Cleaning with snake oil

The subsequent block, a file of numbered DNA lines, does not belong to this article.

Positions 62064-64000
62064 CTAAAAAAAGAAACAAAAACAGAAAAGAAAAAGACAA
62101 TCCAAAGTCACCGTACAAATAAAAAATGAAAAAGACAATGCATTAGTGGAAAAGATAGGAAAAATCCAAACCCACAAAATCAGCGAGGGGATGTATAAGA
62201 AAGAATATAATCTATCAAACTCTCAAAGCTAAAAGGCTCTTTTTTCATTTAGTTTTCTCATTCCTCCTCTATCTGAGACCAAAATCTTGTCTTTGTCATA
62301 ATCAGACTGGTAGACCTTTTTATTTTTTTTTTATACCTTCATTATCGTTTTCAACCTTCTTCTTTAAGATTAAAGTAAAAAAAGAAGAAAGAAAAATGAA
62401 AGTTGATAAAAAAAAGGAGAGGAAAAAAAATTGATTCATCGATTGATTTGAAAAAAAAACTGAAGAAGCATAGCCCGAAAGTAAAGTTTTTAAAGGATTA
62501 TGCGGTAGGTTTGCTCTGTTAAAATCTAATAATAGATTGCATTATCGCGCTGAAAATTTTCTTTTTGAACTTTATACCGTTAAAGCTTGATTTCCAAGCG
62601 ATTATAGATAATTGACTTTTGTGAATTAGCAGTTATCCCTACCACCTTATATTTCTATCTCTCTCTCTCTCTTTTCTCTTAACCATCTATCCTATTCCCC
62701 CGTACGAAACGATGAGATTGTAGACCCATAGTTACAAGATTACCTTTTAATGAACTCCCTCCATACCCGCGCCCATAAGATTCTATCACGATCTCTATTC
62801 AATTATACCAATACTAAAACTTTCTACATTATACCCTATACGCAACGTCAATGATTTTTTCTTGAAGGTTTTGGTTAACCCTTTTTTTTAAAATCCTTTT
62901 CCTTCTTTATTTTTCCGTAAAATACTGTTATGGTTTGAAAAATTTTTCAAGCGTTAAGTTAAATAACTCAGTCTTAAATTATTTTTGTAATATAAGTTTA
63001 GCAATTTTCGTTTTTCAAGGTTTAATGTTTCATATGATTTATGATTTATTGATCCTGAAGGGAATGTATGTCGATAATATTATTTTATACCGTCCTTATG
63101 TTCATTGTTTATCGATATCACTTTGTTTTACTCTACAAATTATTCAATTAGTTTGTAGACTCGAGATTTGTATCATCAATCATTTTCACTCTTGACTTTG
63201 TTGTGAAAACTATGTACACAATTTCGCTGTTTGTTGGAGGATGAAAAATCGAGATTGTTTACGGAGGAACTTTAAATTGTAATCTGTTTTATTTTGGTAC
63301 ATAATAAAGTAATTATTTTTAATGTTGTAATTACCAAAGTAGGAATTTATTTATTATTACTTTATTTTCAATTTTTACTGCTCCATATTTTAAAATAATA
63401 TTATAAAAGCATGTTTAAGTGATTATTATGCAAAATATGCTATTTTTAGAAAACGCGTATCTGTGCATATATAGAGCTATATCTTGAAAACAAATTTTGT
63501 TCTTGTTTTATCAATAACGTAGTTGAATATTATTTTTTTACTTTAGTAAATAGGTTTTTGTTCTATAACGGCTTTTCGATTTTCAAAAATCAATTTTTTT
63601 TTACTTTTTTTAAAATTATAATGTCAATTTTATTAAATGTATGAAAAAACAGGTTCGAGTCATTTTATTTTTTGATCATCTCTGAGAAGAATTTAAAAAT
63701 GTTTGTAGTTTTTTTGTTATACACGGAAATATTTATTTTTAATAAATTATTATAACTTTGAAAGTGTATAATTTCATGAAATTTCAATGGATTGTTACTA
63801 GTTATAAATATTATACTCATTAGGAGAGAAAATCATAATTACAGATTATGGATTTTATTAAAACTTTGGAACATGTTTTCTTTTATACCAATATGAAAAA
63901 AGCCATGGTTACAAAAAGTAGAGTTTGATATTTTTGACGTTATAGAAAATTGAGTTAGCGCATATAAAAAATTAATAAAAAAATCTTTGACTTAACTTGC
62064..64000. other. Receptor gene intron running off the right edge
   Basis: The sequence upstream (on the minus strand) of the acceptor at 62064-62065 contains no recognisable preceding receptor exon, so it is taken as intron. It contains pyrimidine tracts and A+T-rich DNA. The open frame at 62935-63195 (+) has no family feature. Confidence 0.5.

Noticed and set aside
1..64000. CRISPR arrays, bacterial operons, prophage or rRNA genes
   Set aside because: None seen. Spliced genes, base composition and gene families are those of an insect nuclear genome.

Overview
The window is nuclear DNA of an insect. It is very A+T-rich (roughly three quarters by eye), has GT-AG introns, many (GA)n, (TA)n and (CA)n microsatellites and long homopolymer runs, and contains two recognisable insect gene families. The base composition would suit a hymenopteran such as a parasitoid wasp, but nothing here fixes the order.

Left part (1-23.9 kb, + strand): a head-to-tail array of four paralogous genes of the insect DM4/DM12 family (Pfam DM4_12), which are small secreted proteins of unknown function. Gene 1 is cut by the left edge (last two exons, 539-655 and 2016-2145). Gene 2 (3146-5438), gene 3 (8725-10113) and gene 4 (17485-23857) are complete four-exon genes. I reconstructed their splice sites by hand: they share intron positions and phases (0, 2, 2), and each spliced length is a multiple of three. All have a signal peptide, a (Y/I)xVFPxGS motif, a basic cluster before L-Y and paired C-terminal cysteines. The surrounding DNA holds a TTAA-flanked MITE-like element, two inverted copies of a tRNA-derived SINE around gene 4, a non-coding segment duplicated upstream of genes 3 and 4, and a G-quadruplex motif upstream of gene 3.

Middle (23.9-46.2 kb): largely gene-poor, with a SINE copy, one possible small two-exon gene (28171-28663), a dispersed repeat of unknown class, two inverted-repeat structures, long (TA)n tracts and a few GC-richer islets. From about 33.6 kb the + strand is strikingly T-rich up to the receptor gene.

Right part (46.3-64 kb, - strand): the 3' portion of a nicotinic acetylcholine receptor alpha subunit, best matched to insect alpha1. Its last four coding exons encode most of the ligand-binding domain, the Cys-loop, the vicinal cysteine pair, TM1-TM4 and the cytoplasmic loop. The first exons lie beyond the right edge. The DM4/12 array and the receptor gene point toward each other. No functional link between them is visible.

PS Audio's YouTube channel has an entirely different audience than this post series. Almost 300,000 people have viewed our little videos, most just curious what all this crazy hi-fi stuff is about. While we're not as interesting as cats juggling balls, apparently we still attract some sort of interest. And then there's the comments section. Lots of comments and dialog, most of it just people being amazed that big speakers exist. But some are incredulous at what we do and lash out. One such comment cried "foul!" and asked me how I slept at night feeding the masses such utter bullsh*t about products. In particular the poster was upset about the Noise Harvester. Ahh, that product does spark people's snake oil alert buttons. Like Oxiclean commercials. Only, the thing is, the Harvesters work and Oxiclean does too. I think it's in the way they are presented that raises people's BS alerts. Let's examine this case. As an engineer we would look at the Harvester like this. A simple product designed to reduce power line noise above 10kHz. On its input there is a capacitor and a choke (inductor or magnetic device) placed across the power line, forming a simple bandpass filter. At the junction of these two elements energy is singled out at a specific frequency range. We then siphon off the noise energy and use it to fill up a capacitor. When the capacitor gets enough of the energy stored, it triggers an SCR which sends that energy to an LED and the light blinks; thus converting the noise energy to light. Bingo, the noise is removed from the line. Simple and effective removing about 10dB. We could have made this product even simpler. Instead of all the fancy capacitor and LED arrangement, we could have just converted the noise energy into heat and it would be just as gone. But then, it makes it harder for people to see the results. Every time the Harvester's light blinks you know noise is being removed. Positive feedback. Plus, it also helps find the best spot to place the Harvester by finding the point where the blinking is greatest. But in the end, we went with the light to help sell Harvesters knowing full well they would have been just as effective without the light. It's easy to jump on the bandwagon and cry fowl when you smell too much marketing going on. And just as easy to amazed when the stain in your shirt just vanishes like the commercial said it would.
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